Bullying and Jesus’ perspective
October 10, 2016. Four miles from our church a teenager had finished school for the day in Haslett. He had faced repeated harassment from his peers, and pressure from many different areas in his life. On Tuesday, he intentionally proceeded to walk on to the railroad tracks, where an oncoming train…
It is still too early to know exactly what was going on, or how long the teen in question dealt with bullying and pressure, but this situation is part of a larger story that still affects many of us today. The CDC estimates that around 42,000 suicides occurred in the year 2014. We could throw out even more numbers and provide a breakdown in demographics, such as men are more likely to commit suicide than women but women are more likely to have suicidal thoughts, or that it is the third leading cause of death for ages 15 – 24, or that once every forty seconds someone will commit suicide. Studies also suggest a strong link between bullying and suicide, estimating that bully victims are 2 to 9 times more likely to commit suicide. But the point is not to imply that once numbers reach a certain threshold, then this becomes a legitimate issue worth discussing. What matters is the fact that there are people in today’s world that are choosing to end their life right now because they have been repeatedly been bullied.
We want to first identify some signs that you can observe to determine whether someone is being bullied. No, it is not as cut and dry as what you would come to expect from movies like Mean Girls or A Christmas Story. No, at times, the signs may be so subtle that it takes a careful watcher to notice something is out of the ordinary.
1 – Greater exposure/mentioning of death. Victims who reach this point start to ponder whether their life has any meaning, and whether things would be different (read, much better) if they were not around. They may not outright say, “Hey, I’ve been more interested in death lately, especially since my self-worth is at a negative balance now,” but they will start bringing such topics in to the conversation.
2 – Becoming more emotionally detached from their surroundings. Not all times can this kind of behavior be attributed to “teenage puberty [insert something that oversimplifies the rocky years 13 – 19].” Giving their things away as if to wrap things up, sadness, depression, or withdrawing from activities indicate that there is a likely chance that something may be wrong.
3 – Showing signs of aggression indicating a tipping point. The victim in this case may engage in self-inflicting wounds, substance abuse, doing crazy things, and even indicating that they can no longer handle the pressure. Unlike many of us who do feel under pressure that is life, this kind of pressure differentiates itself as an ongoing burden that seems to never be relieved and brings their self-esteem down, coupled with the other aforementioned behaviors.
There are many other behaviors that would indicate suicidal tendencies, but you can read up more on that should you so choose. We will provide a link to a paper from the CDC about bullying and suicide right here. But today we want to focus on the bullied ones from a Christian perspective. Psychology tells us today to be nice to all around us, remember we are all human on the inside no matter what our surface is. We do not discount these principles but we consider them as values to be heeded. But the principles to be heeded take on a more enhanced identity within a Christian framework. Consider:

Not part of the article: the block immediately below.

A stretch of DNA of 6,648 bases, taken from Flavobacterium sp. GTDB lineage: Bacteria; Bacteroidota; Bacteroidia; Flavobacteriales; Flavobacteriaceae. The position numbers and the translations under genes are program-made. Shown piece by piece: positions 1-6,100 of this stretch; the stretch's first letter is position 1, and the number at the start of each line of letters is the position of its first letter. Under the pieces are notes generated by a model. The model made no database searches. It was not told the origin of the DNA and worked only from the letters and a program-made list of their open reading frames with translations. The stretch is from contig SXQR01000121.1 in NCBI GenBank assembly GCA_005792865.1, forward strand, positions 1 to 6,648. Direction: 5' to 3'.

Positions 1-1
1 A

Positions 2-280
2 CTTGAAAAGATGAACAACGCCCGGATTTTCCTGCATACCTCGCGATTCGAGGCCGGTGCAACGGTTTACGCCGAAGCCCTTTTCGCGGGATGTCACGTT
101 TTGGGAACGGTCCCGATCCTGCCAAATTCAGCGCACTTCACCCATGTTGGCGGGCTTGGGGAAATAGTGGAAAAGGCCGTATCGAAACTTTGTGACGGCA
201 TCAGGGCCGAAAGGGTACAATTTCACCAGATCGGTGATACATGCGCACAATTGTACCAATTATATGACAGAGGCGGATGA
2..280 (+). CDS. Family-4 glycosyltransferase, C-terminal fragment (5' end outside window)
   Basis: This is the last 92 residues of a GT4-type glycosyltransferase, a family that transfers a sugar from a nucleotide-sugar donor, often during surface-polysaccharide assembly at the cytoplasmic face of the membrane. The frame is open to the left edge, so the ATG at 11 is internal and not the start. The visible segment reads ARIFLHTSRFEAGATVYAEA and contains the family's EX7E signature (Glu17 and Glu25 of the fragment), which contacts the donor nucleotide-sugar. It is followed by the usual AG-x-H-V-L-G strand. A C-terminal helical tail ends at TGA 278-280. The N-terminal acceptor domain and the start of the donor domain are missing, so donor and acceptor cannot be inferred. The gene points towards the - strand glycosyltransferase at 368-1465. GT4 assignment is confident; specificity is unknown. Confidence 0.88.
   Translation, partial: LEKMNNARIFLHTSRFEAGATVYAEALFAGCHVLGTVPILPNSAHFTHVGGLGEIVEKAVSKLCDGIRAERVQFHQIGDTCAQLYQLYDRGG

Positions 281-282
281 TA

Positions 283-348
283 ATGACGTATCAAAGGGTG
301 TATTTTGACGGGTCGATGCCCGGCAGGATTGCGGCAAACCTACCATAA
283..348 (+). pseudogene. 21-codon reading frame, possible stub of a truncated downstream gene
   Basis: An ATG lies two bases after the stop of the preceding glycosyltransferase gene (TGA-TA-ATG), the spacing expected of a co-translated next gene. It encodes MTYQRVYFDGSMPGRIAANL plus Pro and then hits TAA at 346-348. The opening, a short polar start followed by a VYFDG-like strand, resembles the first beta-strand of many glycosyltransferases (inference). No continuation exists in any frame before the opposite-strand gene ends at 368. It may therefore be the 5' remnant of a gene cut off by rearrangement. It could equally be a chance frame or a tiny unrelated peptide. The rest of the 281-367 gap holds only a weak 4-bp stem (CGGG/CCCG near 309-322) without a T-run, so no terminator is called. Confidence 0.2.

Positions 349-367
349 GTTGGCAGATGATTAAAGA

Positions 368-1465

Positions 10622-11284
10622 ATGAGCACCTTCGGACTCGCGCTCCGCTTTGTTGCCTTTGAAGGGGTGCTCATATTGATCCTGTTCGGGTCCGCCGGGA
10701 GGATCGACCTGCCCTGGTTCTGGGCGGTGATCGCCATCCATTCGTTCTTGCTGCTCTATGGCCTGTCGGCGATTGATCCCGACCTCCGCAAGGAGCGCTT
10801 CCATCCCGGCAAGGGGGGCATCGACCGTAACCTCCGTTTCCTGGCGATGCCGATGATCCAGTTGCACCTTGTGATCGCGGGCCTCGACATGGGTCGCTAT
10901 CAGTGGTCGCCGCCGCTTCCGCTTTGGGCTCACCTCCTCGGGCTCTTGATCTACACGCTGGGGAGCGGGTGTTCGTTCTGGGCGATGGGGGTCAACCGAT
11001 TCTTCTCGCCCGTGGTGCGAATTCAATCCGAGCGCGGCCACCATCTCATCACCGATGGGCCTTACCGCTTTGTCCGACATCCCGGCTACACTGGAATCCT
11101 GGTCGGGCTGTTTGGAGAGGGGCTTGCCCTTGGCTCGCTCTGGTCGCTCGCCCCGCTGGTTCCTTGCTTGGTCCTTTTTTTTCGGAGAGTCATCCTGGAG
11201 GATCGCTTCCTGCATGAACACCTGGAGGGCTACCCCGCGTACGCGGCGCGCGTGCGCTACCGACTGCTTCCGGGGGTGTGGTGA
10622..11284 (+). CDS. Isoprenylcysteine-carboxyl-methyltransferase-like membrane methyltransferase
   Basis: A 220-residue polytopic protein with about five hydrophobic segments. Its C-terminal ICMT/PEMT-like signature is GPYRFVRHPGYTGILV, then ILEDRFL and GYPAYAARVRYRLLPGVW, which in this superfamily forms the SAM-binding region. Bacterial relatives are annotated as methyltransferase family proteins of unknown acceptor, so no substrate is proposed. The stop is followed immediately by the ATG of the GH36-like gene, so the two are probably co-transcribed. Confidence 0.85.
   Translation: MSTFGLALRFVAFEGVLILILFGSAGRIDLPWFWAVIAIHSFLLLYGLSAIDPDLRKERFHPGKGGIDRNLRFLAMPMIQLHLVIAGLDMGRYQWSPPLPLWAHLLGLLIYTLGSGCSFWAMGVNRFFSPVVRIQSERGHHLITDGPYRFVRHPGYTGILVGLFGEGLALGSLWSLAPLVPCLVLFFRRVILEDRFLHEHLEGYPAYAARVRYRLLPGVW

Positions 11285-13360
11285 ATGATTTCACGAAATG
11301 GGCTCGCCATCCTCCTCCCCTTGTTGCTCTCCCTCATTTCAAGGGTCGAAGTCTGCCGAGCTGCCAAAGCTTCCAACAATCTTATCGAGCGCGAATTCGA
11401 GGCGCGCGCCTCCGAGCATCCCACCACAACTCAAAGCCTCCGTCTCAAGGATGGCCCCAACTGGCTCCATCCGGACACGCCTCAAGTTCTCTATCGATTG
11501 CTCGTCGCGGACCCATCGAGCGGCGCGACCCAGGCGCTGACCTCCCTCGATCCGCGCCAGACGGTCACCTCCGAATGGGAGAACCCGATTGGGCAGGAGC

For God so loved the world that He gave His only Son that whoever believes in Him should not perish but have eternal life.
We have heard this verse many times before, reciting it in church or hearing of it mentioned somewhere at some point in time. Here is the thing. God gave HIS LIFE so we would not have to give ours. He loved you so much that He was willing to endure the death of the cross to save you. That is how much He values you. You were bought with a price. The fact that God Himself, a Being worthy of praise and worship, was willing to leave the comforts of His home and the safety, security, and omnipotence of Heaven to endure struggles, trials, and hardships so that you could have a way up through Jesus reveals that you matter to God. 1 John 3:1 says,
See what great love the Father has lavished on us, that we should be called children of God! And that is what we are!
The relationship becomes more intimate. Jesus’ death on the cross at first glance may make Him a hero to mankind, but the Bible indicates that there is a more intimate relationship that God wants to have with us. He considers you to be His child. Being His child means you are a part of His family. You know what God’s family does (or should do)? Look out for each other. Value each other. Acknowledge the importance of each and every single member in the body of Jesus. Read 1 Corinthians 12 to get a better understanding of this concept.
Here is what we are trying to say to you today. You matter to God. You may be pressured on all fronts. You may be led to feel irrelevant or insignificant by people in your school, people in your work, or just people in your life. But know this. Jesus died for you because He loves you and He wants to have a close relationship with you now and for all eternity. How many other gods out there would do that for you? Looking at humanity from a satellite would suggest any all powerful being would want to just start over from scratch. But not Jesus. Jesus is a redeemer. He is a restorer. And there is nothing you can do to be separated or isolated from God’s love.
If you want to donate to a scholarship fund set up on behalf of the boy mentioned at the beginning of this post, please click here.